• Avatar Kolohe says:

        trizzlor: It seems to me that the current system where Congress obstructs the president in appointments leading to dysfunctional departments

        I’m not too worried about executive branch appointments; the bureaucracy can run itself, for the most part. (especially with all the SES burrowing that’s happened over the last twenty years).

        I *am* worried about the slow rolling judicial appointments and its general understaffing level (nothing to do with SCOTUS). As a co-equal and separate branch, it needs to be operating at full capacity.

        The untenable manifestation of he political dysfunction on the executive bureaucracy is in all the Continuing Resolutions. Management recommendations to move around money from one program area to another, where the money be more effective and/or not completely wasted – those recommendations are completely pointless, because the budgets are frozen (both up and down) for years at a time.Report

  6. Avatar Marchmaine says:

    So, change the Congress Terms to 4-years and have those elections off-set from the presidential elections by two years. Senate terms bounce between Presidential cycles and Congressional cycles.

    Seems even more coherent than what we have… we vote for the Executive every 4-years and we vote for most of the Legislature every 4 years. Two different functions, two different sets of arguments we should be having.

    Since the Senate is special by design, we keep them out of synch to provide ballast against short term fads.

    That would make the two elections about two different things.

    Or is the intent really to try to align elections with one team’s perceived advantage in certain cycles?Report

    • Avatar Jaybird says:

      Or is the intent really to try to align elections with one team’s perceived advantage in certain cycles?

      I’m always more suspicious of “we ought to change the way we do things in elections” articles that show up in the Novembers of presidential election years than in the Aprils and Mays of the crappy years nobody cares about.

      I know, I know. The incentives are to write them when people are paying the most attention.

      But still.Report

      • Avatar Will Truman says:

        My guess is that both of these guys do genuinely believe their argument, and believe it still.

        I think the NYT ran the piece in part due to the particulars, though. And at least some of the people who nodded along and forwarded it might feel differently now than they did then.

        In any event, @marchmaine these arguments almost always come bundled with the notion that it’s important that presidential and congressional elections occur simultaneously. one of the primary arguments being the problem of different electorates and such. So your idea is almost certainly a no-go.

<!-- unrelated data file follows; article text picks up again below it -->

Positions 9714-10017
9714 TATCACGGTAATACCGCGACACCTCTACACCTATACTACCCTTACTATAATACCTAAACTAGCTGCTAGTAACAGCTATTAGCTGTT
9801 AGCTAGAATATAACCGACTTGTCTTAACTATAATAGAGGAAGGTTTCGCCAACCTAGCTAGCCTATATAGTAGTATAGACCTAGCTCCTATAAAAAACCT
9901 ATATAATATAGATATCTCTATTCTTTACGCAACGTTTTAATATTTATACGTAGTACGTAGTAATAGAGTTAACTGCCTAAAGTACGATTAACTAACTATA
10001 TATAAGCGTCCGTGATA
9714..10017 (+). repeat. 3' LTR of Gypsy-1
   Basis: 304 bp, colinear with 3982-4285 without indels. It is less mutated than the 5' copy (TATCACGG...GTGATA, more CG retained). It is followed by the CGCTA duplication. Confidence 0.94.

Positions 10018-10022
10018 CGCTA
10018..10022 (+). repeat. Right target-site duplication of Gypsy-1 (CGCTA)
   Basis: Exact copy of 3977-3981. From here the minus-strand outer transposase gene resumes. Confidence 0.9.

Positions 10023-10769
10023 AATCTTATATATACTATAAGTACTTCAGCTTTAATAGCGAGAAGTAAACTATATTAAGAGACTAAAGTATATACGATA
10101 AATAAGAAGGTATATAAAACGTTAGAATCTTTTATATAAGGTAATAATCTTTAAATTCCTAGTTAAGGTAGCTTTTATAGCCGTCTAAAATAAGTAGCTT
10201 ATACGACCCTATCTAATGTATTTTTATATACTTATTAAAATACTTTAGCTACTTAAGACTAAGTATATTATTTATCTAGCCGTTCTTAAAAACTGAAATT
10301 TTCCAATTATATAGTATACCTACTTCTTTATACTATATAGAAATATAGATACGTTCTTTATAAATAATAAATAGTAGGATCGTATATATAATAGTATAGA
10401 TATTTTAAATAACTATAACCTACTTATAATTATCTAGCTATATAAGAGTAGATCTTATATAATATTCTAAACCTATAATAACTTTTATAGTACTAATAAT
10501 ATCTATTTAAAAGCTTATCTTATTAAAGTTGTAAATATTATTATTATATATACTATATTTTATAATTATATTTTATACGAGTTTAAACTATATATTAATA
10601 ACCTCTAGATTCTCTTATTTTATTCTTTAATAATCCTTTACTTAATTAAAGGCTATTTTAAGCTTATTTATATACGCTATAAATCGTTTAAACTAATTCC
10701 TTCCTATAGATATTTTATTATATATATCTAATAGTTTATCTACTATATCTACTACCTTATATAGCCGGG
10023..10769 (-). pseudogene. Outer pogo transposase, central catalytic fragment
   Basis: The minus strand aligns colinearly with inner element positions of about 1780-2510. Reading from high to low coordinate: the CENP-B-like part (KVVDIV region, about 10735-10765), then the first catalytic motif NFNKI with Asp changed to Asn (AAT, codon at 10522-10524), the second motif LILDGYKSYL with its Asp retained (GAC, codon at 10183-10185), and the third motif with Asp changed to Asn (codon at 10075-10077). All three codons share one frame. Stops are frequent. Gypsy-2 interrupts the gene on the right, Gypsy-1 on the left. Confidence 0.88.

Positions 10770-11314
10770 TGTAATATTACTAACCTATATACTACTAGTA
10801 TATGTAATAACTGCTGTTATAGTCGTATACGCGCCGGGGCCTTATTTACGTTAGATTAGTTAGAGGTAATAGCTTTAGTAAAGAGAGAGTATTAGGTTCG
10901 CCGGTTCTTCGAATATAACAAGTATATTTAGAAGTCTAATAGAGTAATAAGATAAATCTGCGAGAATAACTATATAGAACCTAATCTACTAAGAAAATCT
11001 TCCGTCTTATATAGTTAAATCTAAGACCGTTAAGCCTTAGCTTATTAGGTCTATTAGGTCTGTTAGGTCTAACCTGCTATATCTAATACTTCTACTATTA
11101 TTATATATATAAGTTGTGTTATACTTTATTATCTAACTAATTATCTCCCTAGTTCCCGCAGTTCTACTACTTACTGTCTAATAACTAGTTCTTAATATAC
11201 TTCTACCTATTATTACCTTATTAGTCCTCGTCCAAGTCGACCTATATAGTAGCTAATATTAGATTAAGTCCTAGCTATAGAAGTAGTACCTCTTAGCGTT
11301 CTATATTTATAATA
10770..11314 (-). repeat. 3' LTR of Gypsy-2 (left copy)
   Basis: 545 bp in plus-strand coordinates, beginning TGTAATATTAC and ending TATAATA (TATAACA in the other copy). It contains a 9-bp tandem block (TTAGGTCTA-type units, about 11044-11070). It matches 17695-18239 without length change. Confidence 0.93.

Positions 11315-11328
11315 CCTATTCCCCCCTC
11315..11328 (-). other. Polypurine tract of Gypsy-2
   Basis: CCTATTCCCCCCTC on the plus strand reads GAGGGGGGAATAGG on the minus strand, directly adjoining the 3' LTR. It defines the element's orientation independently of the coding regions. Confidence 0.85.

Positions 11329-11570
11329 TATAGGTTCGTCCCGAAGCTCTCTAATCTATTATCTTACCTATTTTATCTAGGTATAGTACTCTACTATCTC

Personally, I like two-year-terms and would prefer to keep them. I am less insistent on senate terms and can make arguments for four or eight year terms. I’d really like us to have elections run in fifty states so that how a party does in the mid-terms is not dependent on which states are scheduled that year.Report

        • Avatar Jaybird says:

          I’d really like us to have elections run in fifty states so that how a party does in the mid-terms is not dependent on which states are scheduled that year.

          The 17th was a kludge. Now we’re kludging a kludge.

          Once we start kludging that, we may wish to explore the whole “maybe the first kludge was a bad idea” thing.Report

          • Avatar Jesse Ewiak says:

            The only thing worse than the current Senate is a Senate elected by state representatives in gerrymandered small turnout off year elections.Report

        • Avatar Marchmaine says:

          *shrug* Then I’m just fundamentally opposed to the idea that we should make all elections subject to the same electoral winds.

          It would seem that one could argue 2-year congressional cycles allow for little else than campaigning… so there a good-governance angle to make for 4-year cycles.

          But yeah, I’m still suspicious of the motivations.Report

      • Avatar Marchmaine says:

        Pretty much.Report

      • Avatar Jesse Ewiak says:

        You could’ve asked me in May of last year, July of 2014, October of 2013, August of 2011, October of 2008, or June of 2006, and I would’ve given you the same answer. Off year elections higher than the local level are pretty dumb – for instance, on an international level, it probably doesn’t help that EU elections always happened during off years and had very low turnout, so people suddenly found out they were “represented” by people they’ve never heard of.Report

  7. Avatar Kazzy says:

    “Mr. President, if the people don’t like how we govern, we’ll lose seats in the mid-terms.”
    “Well, the answer is obvious.”
    “I’ll talk with Congressional Leader…”
    “Cancel the mid-terms.”
    “Wait… what?”
    “You heard me.”
    “But, sir…”
    “Release the hounds.”

    2016 politics makes more sense if you imagine your enemy as Mr. Burns.Report